Yalta's Swallow's Nest
Yalta's Swallow's Nest / iStock.com / ANZAV
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Turkish coffee
Turkish coffee / iStock.com / Ozgur Coskun
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Yalta's Alexander Nevsky Cathedral
Yalta's Alexander Nevsky Cathedral / iStock.com / demerzel21
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Bulgaria's Pobiti Kamani
Bulgaria's Pobiti Kamani / iStock.com / DiyanaDimitrova
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Harbor of Yalta, Crimea
Harbor of Yalta, Crimea / iStock.com / scanrail
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The Black Sea

Our Review
Deal Expert / Travel Blogger

Surrounded by Turkey, Bulgaria, Georgia, Romania, Ukraine, and Russia, the Black Sea coast is lined with resort towns and ancient sights to explore while in port. It's also a very volatile region, though, where cruise itineraries fluctuate depending on the current conditions. Trips are typically one to two weeks, or part of longer, months-long European voyages. Since the Black Sea connects to the Mediterranean via the Bosporus and Dardanelles, many cruises start or end in Piraeus, Greece, or Istanbul, Turkey.

What We Love

Coffee and Tea: Drinking strong coffee and herbal tea is a large part of the culture here, and the cafés are great for people-watching.

Best Known For

History: A long, rich history defines the region, from Greco-Roman up through the various ruling empires of the day, spanning the Vikings to the Byzantines, Mongols and Ottomans. The architecture, ruins, and museums reflect it.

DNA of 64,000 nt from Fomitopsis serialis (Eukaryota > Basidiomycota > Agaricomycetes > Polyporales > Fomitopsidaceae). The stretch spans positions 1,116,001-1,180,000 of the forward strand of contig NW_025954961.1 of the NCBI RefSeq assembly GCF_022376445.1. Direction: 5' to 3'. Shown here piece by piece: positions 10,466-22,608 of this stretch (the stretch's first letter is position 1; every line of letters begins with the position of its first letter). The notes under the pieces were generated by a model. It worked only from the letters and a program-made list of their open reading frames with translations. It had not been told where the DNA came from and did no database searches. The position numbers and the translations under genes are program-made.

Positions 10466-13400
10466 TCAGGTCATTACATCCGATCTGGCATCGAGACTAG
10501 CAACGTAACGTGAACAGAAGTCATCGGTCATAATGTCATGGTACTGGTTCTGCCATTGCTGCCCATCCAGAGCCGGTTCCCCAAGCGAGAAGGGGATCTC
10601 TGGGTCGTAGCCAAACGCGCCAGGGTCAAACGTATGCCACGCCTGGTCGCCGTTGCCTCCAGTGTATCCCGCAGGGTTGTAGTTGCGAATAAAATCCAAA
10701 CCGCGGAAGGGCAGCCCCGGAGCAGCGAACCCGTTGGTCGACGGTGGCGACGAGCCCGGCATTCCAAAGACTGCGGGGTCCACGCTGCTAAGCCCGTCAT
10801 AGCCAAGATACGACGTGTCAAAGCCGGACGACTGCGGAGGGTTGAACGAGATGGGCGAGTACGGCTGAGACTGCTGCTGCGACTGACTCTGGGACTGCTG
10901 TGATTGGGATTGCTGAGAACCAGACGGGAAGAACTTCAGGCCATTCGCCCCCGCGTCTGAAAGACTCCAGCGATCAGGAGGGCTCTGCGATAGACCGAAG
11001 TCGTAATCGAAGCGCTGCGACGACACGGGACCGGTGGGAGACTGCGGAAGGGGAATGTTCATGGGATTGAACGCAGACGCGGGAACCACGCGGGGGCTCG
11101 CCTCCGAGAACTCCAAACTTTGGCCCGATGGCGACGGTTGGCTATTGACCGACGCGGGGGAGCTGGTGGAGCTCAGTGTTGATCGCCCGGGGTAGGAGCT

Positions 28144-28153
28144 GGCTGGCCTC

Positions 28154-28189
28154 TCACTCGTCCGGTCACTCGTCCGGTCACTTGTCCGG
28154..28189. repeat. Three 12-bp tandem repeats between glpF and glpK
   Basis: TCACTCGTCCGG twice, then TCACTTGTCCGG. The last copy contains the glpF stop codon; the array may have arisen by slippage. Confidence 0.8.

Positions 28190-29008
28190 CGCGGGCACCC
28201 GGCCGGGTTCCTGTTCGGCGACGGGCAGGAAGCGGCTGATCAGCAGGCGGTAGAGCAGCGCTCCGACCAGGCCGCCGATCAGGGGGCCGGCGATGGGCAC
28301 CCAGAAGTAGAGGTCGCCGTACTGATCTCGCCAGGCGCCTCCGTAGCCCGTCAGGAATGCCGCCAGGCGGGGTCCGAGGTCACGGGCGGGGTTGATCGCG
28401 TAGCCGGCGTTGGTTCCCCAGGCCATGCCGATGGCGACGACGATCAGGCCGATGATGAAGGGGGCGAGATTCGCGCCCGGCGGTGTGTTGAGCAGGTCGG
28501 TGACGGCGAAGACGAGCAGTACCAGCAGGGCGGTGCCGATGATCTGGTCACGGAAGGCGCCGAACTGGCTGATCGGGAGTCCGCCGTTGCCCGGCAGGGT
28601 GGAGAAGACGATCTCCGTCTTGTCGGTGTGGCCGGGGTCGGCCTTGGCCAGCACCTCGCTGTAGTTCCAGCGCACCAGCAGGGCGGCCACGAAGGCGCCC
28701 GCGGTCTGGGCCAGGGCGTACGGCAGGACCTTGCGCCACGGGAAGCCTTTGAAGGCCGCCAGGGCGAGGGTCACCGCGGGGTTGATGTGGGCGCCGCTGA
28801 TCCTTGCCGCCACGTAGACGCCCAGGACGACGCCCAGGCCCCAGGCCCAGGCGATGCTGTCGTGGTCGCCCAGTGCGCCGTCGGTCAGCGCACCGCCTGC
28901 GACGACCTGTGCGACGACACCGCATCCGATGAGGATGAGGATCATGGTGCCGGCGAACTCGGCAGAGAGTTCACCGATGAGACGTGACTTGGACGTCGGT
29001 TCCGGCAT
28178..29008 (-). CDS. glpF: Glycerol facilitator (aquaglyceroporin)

Bustling Seaside Life: Beachfront bars, restaurants, and shops are omnipresent in Black Sea ports.

Best Ports

Varna, Bulgaria: The temples, mosques, and churches are a testament to Varna's various occupants over the millennia, while the seaside promenade and golden beaches carpeted with sunbathers reflect Varna’s modern side.

Constanta, Romania: This ancient city of crumbling beauty, from Greek and Roman ruins to the early 20th-century art nouveau seaside Casino Constanta, is a fascinating place to spend the day.

Yalta: Against the backdrop of the Crimean Mountains, this seaside resort town has some gorgeous architecture. Two standouts are the late 19th-century Alexander Nevsky Cathedral with its gilded domes, and the early 20th-century Italian Renaissance-style Livadia Palace, the summer home of the last Russian czars and the place where the Yalta Conference was held after World War II (today it’s a museum).

Don't Say We Didn't Warn You

Political Unrest Might Change Your Port Stops: It's not surprising that recent conflicts in the region have led many cruise lines to cut their Black Sea itineraries, or at least cancel ports of call in the Ukraine and sometimes Yalta, too.